In the past, I’ve managed to dodge political discussions with people who I know have differing views from mine. Especially in this election year, I always end up more pissed off after conversations of that nature. Part of me feels guilty, because it’s as if I have some responsibility to try and change people’s minds.
In a social psychology class I took a couple years ago, I learned that political polarization is one key reason why changing people’s minds is so difficult. In fact, when we have conversations that attempt to alter another person’s perspective, it often has the opposite effect. Hence, I’ve veered from speaking with President Donald Trump supporters, because I almost always end up with a higher blood pressure.
That was, until someone I considered a friend revealed herself as a Trump supporter through her Instagram story, reposting conservative author Candace Owens and rapper 50 Cent endorsing Trump.
That night, I kept tapping through her stories in hopes that she would take it down or apologize. I ruminated on whether or not I should say something. I chose my own peace of mind, shut off my phone and turned in for the night.
The next day, after sharing the situation with my friends, I decided to unfollow her since she continued to post pro-life propaganda, and I couldn’t help but think of the Trump administration’s inability to locate the parents of 545 children seized at the border. Seeing her content would only irritate me further and become more tense the closer we approach the election. She’s not just voting for a person; she’s voting for state-sanctioned violence against the BIPOC and LGBTQIA+ communities.
That evening I got a text from her beginning with, “I saw that you unfollowed me on Instagram, no hard feelings.”
Since she posted pro-life propaganda to her Instagram story, I posted pro-choice tweets to mine – which she clearly noticed. “I saw your post about pro-lifers and I’d like to point out the hypocrisy in that message,” she messaged me. “Biden’s 1994 crime bill increased the death penalty for an additional 40 crimes. Also, funded and supported prisons. Be consistent please and thank you.”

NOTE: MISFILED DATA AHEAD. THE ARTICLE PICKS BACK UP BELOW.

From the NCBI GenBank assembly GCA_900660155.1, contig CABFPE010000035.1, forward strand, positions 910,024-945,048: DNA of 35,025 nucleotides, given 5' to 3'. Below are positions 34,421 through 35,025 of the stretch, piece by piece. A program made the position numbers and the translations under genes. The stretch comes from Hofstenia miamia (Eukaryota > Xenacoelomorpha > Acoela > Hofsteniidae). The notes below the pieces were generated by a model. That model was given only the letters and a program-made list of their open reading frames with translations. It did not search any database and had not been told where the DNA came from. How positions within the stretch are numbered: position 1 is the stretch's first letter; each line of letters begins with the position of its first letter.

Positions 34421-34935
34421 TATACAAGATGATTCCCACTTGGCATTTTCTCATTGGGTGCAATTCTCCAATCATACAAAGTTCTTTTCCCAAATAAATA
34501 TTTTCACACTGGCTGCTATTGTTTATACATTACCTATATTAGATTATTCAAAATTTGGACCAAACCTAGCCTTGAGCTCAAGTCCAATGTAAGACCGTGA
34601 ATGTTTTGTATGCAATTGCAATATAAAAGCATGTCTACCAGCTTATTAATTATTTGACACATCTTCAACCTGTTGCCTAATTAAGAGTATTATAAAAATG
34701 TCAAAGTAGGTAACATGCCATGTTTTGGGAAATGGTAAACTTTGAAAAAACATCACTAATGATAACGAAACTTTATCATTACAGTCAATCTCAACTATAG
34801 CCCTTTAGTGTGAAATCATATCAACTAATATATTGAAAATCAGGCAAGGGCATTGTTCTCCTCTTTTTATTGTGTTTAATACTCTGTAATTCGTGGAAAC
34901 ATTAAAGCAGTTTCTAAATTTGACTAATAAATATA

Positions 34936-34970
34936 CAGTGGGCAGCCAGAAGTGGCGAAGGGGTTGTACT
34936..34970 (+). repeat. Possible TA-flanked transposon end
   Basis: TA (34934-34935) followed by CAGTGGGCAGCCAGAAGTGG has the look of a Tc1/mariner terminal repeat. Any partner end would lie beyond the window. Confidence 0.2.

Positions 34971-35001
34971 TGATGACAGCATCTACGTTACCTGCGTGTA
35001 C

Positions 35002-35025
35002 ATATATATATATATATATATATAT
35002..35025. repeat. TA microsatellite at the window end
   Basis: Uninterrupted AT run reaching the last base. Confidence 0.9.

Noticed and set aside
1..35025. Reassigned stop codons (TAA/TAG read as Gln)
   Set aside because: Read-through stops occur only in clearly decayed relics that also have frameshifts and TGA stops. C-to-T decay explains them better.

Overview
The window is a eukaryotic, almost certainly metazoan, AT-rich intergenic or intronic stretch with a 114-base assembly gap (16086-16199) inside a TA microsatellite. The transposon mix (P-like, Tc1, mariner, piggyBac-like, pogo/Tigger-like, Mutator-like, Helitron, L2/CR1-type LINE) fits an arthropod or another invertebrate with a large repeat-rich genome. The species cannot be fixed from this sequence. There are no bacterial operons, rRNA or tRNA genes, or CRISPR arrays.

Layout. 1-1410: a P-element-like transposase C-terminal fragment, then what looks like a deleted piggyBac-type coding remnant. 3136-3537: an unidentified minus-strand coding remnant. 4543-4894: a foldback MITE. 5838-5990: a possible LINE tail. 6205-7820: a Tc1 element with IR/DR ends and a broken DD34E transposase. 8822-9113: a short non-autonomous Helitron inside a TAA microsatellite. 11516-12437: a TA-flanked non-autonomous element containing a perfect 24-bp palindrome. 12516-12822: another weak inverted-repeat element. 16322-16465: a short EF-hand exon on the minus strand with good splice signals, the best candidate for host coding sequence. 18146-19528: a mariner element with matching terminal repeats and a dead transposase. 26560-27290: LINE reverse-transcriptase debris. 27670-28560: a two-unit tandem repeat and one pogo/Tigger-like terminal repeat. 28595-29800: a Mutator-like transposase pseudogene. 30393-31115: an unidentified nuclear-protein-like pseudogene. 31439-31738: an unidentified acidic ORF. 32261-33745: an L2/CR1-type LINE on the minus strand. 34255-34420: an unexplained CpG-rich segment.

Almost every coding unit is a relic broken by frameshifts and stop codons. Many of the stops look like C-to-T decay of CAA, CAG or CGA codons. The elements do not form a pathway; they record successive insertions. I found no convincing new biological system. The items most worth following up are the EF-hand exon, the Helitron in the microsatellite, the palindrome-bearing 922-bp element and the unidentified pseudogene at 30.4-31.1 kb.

Although she said there weren’t any, it seems like there were some hard feelings involved. I mean, she was tracking who unfollowed her after posting her Trump “coming out” story to her “Close Friends” list on Instagram. I’m sure I was one of many people she was arguing with, and I honestly felt bad for her. It never feels good to have everyone ganging up on you and I empathized.
I replied saying I was well aware of Biden’s track record, and he is in no way an ideal candidate (I voted for Massachusetts Sen. Elizabeth Warren in the primaries). I couldn’t begin to understand how she could believe Trump would somehow be better than Biden. I offered her some sociology and economics readings I’d done over the years about criminology, criminal justice and the prison industrial complex, but to no avail. She was not in a place to listen.
Lo and behold, this individual was not only in my class the same evening, but we were assigned to the same breakout room. Awkward.
Can you be friends with a Trump supporter? In short, probably. But do you really want to walk on eggshells to avoid certain topics? Do you really want to be friends with someone who you may not agree with on not just politics, but human rights?
That’s your choice to make. I can’t tell you how to live your life, but I just can’t do it.